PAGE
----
reset --hard` first if you want to throw away changes.)

At the commit level, git-series always treats HEAD as the working
version of "series"; any git operation that changes "HEAD", including
switching branches, will cause git-series to treat "series" as changed
in the working version.  So, if you check out a branch and thus change
HEAD, `git series status` will show "series" as changed.

Also, `git series rebase` or `git series rebase -i` always detaches
HEAD, to avoid inadvertently changing a branch that HEAD points to.
git-series generally expects you to work with a detached HEAD, letting
the series track changes to HEAD.  If you re-attach HEAD, then git
commands like commit/rebase/revert/cherry-pick will operate on the
branch you attached to, but git-series commands will always re-detach
HEAD and avoid changing any underlying branch.

I also gave a great deal of thought to the case of having some changes
to a series and then switching to a different series.  For instance,
suppose you change the cover letter, rebase -i the series, and then want
to work on a different series.  git generally assumes that if you have
changes in your index or working tree when you run "git checkout
otherbranch", you want to move them along with you to otherbranch (and
complain if they conflict with otherbranch).  git-series, instead,
independently tracks the "staged" and "working" versions of every
series; if you switch to a different series (or start a new one), it'll
leave the "staged" and "working" versions of your current series
untouched, and when you switch back to that series, you'll see all those
same changes.

I'd absolutely welcome more review and suggestions here; if you see any
corner case I've missed, please let me know.

> I did read the INTERNALS document about the data structures.  I wonder
> why you rejected other possibilities.  In particular, your top level
> `git series' branch data structure is not directly useable by any
> other tool; it needs to be dereferenced/converted, to produce a
> useable commit.  Did you consider recording the metadata as dotfiles
> in tree objects, or some such ?

I started with a few fundamental constraints:
- The commits tracked by the series *must* remain directly usable as
  commits in the underlying project, whether by sending patches or by
- git must find every object in the history of a series reachable from a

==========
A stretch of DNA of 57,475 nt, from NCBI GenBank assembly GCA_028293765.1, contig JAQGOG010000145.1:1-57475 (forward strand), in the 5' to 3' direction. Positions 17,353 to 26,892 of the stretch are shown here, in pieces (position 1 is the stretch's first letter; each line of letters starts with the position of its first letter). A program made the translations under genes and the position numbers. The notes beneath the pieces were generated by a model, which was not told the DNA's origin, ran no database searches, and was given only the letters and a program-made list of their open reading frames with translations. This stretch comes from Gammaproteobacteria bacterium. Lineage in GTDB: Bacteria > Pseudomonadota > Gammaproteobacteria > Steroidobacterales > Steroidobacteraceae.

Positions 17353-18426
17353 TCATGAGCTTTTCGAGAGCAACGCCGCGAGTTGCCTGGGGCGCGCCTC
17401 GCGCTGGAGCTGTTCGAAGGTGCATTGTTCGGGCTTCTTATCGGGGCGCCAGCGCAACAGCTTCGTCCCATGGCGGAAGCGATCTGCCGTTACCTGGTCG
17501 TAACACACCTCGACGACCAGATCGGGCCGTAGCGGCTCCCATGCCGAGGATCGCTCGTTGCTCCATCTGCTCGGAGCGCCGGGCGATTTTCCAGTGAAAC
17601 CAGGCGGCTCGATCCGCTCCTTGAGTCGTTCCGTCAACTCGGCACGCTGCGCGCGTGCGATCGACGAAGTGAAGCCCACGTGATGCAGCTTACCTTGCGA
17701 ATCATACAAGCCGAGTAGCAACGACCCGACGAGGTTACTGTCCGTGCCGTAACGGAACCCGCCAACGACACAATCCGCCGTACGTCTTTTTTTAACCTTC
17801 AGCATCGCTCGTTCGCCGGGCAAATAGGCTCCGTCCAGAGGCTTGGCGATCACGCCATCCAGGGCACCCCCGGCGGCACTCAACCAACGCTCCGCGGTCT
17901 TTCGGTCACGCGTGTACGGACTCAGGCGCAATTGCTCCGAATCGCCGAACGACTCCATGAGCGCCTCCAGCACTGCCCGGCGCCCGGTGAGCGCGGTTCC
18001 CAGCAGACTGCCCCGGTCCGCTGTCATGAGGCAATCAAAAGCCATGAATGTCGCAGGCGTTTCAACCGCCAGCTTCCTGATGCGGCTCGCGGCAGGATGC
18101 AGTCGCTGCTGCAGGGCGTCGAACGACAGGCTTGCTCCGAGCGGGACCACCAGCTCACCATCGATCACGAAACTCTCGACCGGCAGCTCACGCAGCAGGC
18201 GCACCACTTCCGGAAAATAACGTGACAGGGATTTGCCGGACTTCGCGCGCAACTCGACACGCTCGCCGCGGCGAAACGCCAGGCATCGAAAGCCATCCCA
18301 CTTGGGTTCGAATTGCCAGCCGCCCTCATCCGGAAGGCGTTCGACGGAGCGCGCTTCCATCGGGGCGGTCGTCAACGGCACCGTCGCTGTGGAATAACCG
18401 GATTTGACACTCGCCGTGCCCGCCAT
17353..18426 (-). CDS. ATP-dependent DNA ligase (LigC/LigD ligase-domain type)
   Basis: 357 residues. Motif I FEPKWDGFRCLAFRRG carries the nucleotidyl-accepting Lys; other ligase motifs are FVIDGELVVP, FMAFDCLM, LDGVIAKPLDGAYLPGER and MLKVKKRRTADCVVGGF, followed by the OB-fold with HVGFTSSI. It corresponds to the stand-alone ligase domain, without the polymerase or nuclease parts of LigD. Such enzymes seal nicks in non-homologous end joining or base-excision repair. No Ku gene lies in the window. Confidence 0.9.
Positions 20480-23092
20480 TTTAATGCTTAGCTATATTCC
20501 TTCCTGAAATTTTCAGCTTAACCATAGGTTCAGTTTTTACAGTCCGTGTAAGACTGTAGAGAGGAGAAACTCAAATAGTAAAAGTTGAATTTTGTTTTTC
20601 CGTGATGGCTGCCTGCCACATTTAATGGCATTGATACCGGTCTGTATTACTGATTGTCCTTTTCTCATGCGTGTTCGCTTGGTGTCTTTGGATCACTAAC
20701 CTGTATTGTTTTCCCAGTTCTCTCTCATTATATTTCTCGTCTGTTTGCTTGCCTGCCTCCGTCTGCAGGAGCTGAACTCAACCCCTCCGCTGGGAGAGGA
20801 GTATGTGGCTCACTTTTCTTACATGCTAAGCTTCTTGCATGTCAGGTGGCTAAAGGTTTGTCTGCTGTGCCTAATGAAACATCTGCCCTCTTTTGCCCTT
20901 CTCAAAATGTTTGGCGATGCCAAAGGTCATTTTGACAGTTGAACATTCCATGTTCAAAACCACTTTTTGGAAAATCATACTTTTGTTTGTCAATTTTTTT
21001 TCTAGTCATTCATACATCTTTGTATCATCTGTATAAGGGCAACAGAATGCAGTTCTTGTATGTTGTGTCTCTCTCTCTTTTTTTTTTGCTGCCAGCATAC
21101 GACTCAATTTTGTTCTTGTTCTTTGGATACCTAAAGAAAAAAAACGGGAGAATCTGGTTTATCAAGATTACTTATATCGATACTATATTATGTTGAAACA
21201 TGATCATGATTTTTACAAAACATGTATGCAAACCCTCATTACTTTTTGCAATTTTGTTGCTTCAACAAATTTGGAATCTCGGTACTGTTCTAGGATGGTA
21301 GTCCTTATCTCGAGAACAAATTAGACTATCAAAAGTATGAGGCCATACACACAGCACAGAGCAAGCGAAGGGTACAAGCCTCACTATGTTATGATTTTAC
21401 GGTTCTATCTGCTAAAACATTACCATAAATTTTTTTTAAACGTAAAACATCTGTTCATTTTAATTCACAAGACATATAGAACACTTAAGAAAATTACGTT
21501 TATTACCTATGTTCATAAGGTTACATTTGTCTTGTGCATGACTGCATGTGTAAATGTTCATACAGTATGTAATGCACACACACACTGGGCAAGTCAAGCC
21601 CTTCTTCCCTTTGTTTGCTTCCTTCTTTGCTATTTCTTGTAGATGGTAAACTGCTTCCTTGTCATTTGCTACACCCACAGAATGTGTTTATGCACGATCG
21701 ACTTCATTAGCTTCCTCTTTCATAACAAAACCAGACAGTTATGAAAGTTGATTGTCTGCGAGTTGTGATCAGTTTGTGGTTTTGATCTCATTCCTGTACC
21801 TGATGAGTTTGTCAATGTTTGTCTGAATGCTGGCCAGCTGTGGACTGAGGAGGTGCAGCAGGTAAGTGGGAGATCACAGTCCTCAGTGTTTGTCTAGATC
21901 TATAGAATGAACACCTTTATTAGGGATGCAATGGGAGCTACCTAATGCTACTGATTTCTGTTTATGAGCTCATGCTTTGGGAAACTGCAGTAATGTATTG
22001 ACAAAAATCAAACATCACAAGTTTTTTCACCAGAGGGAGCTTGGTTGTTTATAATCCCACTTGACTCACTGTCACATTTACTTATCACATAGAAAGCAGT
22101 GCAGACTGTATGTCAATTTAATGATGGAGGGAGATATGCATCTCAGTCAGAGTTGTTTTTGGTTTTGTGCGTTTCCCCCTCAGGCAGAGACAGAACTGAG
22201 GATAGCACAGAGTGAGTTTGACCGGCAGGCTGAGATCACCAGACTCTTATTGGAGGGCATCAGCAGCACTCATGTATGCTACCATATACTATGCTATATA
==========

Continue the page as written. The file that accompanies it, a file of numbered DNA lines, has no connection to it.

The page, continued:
ref, so that fsck/repack/prune/etc cannot discard series history.
- Similarly, `git push` and `git fetch` must work on series commits, and
  must transmit/receive the full series history with a series branch,
  without requiring any additional commands or special "series" versions
  of push/fetch.

These constraints limit where metadata can live.  Adding any dotfiles to
the commits in the patch series would mean the resulting patches would
include those dotfiles.  Any metadata added to commit messages would end
up in patches; note that several projects, including the Linux kernel,
have complained about patches that include Gerrit "Change-Id" tags.  Any
format that stored patches within a series commit, rather than full
links to commits for the patches, would not leave the commits themselves
usable by git.

Based on all of that, I settled on using a tree object as a key-value
store.  The special use of "parent" commits of series commits preserves
reachability and the ability to transmit and receive a series using just
git.  (Note that git's reachability algorithms do not follow gitlink
commits within tree objects, partly because they expect that such
gitlinks may point to commits not present in the current repository's
object store.)

Do you see another possible storage format that meets all the
constraints above?

Also, you might find it amusing that many parts of git can handle series
commits, thanks to the many syntaxes supported by `git rev-parse`.  For
instance, if you've created a series named "feature", you can refer to
the current version of the series as git-series/feature:series.  That
works with git log or git diff, for instance.  (Sadly, it doesn't work
with "git push", because refspecs use ':' to separate the local and
remote branch names.)

Any other tool operating on git repositories that handles "extended
sha1" syntax as `git rev-parse` does can accept something like
"git-series/feature:series" in place of a commit; you can even pass
something like "git-series/feature~:series" if you want to operate on an
old version, or "git-series/feature:base..git-series/feature:series" if
you need to specify the range of commits in the patch series.

> One problem with the approach you have chosen (which, to be fair,
> affects stgit too) is that supplying some system (a repository; an
> auto builder; ...) with the appropriate tree in the form of a git
> commit, does not provide anyone who retrieves that commit with the
> series metadata - so all these other programs need to be provided with
> what is essentially an output git branch which is the result of an
> irreversible transformation from the git series information.

I can't think of any format meeting the above constraints (particularly
the first one) that would allow you to pass around the history of a
series of commits within one of those same commits you want the history

However, as mentioned above, you can pass a tool such as an autobuilder
an extended sha1 such as "git-series/feature:series".

For repositories, you can push the series branch directly if you want to
provide the history of your series, or you can push the current version
(or an older version) of the patch series if you just want to publish
that version.

I hope to teach some repository browsers (such as cgit) how to read
git-series commits, which would make it easier to browse the patch

- Josh Triplett